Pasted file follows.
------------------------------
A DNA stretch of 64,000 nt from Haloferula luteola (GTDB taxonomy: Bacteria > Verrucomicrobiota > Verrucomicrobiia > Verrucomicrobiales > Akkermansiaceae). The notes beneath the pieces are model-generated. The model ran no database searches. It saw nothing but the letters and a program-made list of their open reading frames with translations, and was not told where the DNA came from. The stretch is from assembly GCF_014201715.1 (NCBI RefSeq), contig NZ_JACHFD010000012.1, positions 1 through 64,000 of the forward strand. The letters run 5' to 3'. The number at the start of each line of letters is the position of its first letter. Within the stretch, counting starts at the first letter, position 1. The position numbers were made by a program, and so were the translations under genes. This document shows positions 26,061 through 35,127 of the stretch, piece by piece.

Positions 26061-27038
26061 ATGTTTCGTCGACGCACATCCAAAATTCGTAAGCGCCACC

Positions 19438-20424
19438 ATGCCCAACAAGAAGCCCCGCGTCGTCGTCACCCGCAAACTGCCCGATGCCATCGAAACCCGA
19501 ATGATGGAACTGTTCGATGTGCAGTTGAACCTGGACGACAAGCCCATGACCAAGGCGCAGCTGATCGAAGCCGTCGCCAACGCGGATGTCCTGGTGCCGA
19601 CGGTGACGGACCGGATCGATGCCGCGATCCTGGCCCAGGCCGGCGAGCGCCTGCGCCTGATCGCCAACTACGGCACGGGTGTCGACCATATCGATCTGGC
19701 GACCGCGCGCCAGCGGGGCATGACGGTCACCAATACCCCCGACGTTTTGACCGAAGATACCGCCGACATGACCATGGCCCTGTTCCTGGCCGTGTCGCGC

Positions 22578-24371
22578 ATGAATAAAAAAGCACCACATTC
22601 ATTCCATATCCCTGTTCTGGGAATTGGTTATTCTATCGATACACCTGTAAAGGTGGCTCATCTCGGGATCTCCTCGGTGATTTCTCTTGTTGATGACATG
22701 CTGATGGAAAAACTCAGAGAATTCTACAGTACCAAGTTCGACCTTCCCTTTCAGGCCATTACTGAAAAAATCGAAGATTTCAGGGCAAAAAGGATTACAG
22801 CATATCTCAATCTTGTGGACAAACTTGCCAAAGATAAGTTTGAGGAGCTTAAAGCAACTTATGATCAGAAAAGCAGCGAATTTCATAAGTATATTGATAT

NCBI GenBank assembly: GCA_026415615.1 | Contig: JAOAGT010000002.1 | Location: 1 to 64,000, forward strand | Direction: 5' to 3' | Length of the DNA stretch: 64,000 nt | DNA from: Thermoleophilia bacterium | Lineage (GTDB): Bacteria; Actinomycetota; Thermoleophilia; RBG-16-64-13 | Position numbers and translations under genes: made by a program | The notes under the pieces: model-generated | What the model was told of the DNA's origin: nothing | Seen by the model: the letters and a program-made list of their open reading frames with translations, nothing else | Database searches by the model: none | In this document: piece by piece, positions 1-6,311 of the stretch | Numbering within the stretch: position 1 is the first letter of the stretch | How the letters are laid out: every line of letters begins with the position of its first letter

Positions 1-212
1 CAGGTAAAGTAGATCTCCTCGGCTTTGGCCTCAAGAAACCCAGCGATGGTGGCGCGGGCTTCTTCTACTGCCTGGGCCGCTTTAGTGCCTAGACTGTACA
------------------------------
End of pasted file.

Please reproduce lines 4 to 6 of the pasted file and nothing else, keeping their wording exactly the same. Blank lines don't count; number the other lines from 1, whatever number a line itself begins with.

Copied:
Positions 19438-20424
19438 ATGCCCAACAAGAAGCCCCGCGTCGTCGTCACCCGCAAACTGCCCGATGCCATCGAAACCCGA
19501 ATGATGGAACTGTTCGATGTGCAGTTGAACCTGGACGACAAGCCCATGACCAAGGCGCAGCTGATCGAAGCCGTCGCCAACGCGGATGTCCTGGTGCCGA